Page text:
Telus believes very much in the concept of connected agriculture as it relates to 5G. So much so, in fact, that they launched Telus Agriculture. This is a new business division of their company dedicated to “providing innovative solutions to support the industry with connected technology.”
Bureau brought up a particular aspect of the agriculture industry that acted as a spark to their mission, which is the remote nature of these sites. Because these fields are usually quite removed from populated areas, they almost never have access to direct wireless technology. The infrastructures simply don’t exist in these areas yet.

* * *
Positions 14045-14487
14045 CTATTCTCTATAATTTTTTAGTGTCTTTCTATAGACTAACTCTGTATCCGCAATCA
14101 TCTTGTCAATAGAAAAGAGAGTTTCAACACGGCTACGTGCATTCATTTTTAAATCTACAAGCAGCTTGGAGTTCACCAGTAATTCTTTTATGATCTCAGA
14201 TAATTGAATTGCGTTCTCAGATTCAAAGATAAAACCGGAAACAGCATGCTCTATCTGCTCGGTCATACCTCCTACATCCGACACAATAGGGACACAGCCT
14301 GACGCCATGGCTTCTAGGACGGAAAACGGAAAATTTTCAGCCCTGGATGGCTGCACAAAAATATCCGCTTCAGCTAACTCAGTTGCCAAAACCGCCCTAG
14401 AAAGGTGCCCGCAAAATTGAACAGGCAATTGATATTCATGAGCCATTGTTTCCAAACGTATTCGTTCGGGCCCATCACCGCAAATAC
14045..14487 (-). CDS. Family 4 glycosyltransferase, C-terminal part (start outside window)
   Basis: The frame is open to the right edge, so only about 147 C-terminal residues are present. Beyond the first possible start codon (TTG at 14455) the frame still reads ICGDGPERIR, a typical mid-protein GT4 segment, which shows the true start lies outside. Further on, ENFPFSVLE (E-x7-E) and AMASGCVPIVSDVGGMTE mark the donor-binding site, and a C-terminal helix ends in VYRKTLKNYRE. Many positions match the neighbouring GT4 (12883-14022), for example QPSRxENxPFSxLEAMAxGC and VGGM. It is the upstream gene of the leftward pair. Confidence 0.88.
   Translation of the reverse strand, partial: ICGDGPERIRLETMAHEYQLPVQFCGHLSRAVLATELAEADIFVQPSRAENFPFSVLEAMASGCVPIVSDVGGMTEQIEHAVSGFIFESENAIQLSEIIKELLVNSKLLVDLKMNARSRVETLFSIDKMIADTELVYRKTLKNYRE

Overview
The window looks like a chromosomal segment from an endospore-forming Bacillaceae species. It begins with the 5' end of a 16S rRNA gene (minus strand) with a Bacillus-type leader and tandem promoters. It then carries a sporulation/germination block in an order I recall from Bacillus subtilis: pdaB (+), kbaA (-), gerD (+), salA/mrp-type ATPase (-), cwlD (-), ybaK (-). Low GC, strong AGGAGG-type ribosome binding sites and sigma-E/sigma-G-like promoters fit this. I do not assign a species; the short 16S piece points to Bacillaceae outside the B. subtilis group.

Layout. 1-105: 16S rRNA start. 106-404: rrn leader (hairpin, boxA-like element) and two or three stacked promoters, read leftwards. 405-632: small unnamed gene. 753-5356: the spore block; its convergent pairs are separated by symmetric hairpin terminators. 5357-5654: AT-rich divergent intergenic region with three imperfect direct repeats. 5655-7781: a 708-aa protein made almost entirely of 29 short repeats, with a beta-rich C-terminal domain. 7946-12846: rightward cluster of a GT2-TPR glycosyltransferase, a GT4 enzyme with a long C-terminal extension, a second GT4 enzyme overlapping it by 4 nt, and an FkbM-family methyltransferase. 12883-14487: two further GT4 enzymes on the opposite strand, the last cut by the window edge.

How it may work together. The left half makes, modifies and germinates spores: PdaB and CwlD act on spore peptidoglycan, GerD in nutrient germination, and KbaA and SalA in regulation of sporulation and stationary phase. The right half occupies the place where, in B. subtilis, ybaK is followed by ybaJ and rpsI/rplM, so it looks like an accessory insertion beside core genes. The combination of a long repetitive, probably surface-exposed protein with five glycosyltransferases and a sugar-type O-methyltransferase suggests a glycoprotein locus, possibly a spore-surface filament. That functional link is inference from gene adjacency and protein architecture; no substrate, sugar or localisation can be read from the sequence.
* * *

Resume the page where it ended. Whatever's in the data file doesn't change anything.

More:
“But with 5G,” he commented, “what you can do is install edge computing, very close to those farms in a particular area, and run artificial intelligence locally there. So you don’t need to send that massive amount of data back to the nearest city, you can actually run it locally, and you can get the same outcome.”
For more information on edge computing, click here and here. Essentially, it’s a locally operating mini-cloud. With this technology, users don’t have to rely on wireless (or wired) networks for data usage.
How Will Canadians Benefit From All Of This?
The average Canadian may be thinking that all this talk about drone improvements and edge computing sounds cool. But how is any of this going to affect our daily lives? Trust us. It will.
Farming & Agriculture
Sticking with Bureau’s agricultural example, the digital transformation of 5G will accelerate almost every aspect of farming and agriculture. Traceability from the field to your fridge will be hyper-accurate. The result will be fresher food for all consumers.